All Behavior data to reproduce Figures 1 through Supplementary Figure 5 and Table 1 in "The central amygdala recruits mesocorticolimbic circuitry for pursuit of sugar, cocaine, or pain"

2020-04-17T15:48:29Z (GMT) by Shelley Warlow Erin Naffziger

This dataset contains behavioral data collected from each experiment in above-title paper. Experiments involved optogenetically stimulating CeA (ChR2) during reward choice tasks and during interaction with a shock-delivering rod in rats.

Dataset supporting: Warlow, S.M., Naffziger, E.E. & Berridge, K.C. The central amygdala recruits mesocorticolimbic circuitry for pursuit of reward or pain. Nat Commun 11, 2716 (2020). https:/doi.org/10.1038/241467-020-16407-1

Abstract: How do brain mechanisms create maladaptive attractions? Here intense maladaptive attractions were created in laboratory rats by pairing optogenetic channelrhodopsin (ChR2) stimulation of central nucleus of amygdala (CeA) in rats with encountering either sucrose, cocaine, or a painful shock-delivering object. Pairings made the respective rats pursue either sucrose exclusively, or cocaine exclusively, or repeatedly self-inflict shocks. CeA-induced maladaptive attractions, even to the painful shock-rod, recruited mesocorticolimbic incentive-related circuitry. Shock-associated cues also gained positive incentive value and were pursued. Yet the motivational effects of paired CeA stimulation could be reversed to negative valence in a Pavlovian fear learning situation, where CeA ChR2 pairing increased defensive reactions. Finally, CeA ChR2 valence could be switched to neutral by pairing with innocuous stimuli. These results reveal valence plasticity and multiple modes for motivation via mesocorticolimbic circuitry under the control of CeA activation.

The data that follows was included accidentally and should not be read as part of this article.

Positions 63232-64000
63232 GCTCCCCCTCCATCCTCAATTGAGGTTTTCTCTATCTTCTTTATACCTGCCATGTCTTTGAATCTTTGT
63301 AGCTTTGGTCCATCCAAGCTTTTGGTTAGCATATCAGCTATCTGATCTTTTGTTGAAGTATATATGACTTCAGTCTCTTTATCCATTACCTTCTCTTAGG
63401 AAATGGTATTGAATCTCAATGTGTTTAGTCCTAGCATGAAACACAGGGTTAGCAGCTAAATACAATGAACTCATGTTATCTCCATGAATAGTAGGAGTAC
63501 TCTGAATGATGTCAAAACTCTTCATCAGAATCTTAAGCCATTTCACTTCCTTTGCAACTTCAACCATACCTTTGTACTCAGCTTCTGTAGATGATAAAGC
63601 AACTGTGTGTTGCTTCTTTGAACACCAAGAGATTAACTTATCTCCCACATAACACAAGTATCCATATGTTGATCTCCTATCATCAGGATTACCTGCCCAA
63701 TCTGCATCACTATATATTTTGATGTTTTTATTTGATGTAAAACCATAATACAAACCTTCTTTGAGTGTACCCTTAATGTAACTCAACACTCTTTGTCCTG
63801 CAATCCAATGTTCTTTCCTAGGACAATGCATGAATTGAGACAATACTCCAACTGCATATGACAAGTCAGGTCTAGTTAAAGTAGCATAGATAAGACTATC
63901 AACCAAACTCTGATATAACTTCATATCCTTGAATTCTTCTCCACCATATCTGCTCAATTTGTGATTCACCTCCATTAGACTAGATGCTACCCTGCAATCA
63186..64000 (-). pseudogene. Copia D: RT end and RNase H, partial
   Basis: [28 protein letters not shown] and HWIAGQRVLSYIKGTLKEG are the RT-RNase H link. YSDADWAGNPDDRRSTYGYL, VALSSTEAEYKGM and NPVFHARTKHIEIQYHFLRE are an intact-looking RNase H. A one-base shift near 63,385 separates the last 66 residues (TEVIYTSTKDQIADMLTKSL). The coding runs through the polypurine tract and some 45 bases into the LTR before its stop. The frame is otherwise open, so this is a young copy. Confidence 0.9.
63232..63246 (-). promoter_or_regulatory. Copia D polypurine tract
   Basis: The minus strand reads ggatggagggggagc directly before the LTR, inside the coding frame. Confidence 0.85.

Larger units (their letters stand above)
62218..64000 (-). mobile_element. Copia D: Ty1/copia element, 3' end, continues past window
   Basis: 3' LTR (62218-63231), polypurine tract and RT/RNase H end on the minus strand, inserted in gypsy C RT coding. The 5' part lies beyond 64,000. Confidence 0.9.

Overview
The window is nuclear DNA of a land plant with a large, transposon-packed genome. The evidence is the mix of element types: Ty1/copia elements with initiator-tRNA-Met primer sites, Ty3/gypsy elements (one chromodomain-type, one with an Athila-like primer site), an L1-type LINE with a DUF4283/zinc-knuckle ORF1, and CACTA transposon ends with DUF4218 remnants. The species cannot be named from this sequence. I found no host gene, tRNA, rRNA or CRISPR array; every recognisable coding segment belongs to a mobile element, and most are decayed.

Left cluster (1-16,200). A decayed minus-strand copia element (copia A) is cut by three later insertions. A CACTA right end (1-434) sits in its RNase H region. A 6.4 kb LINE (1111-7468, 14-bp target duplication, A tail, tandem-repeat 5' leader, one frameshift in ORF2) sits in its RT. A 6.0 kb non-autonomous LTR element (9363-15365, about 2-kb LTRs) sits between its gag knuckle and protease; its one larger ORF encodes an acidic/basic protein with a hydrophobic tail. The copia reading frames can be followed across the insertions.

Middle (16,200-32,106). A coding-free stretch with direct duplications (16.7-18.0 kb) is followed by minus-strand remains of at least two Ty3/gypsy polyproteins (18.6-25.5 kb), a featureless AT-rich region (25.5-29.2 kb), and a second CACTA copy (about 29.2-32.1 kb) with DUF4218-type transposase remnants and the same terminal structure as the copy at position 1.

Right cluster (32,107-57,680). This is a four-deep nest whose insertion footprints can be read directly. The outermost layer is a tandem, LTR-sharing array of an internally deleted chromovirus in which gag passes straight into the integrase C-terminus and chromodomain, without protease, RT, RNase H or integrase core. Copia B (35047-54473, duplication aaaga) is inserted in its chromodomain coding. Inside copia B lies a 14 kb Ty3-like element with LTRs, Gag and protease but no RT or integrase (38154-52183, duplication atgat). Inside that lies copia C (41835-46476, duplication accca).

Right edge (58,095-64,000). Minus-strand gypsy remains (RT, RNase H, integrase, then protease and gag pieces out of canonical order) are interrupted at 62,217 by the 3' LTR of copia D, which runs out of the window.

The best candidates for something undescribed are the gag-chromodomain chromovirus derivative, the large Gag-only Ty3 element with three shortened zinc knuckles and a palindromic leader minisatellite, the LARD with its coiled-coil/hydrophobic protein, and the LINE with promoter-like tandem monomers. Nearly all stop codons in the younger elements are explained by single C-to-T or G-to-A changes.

Find other related resources in the collection here: https://doi.org/10.35092/yhjc.c.4939542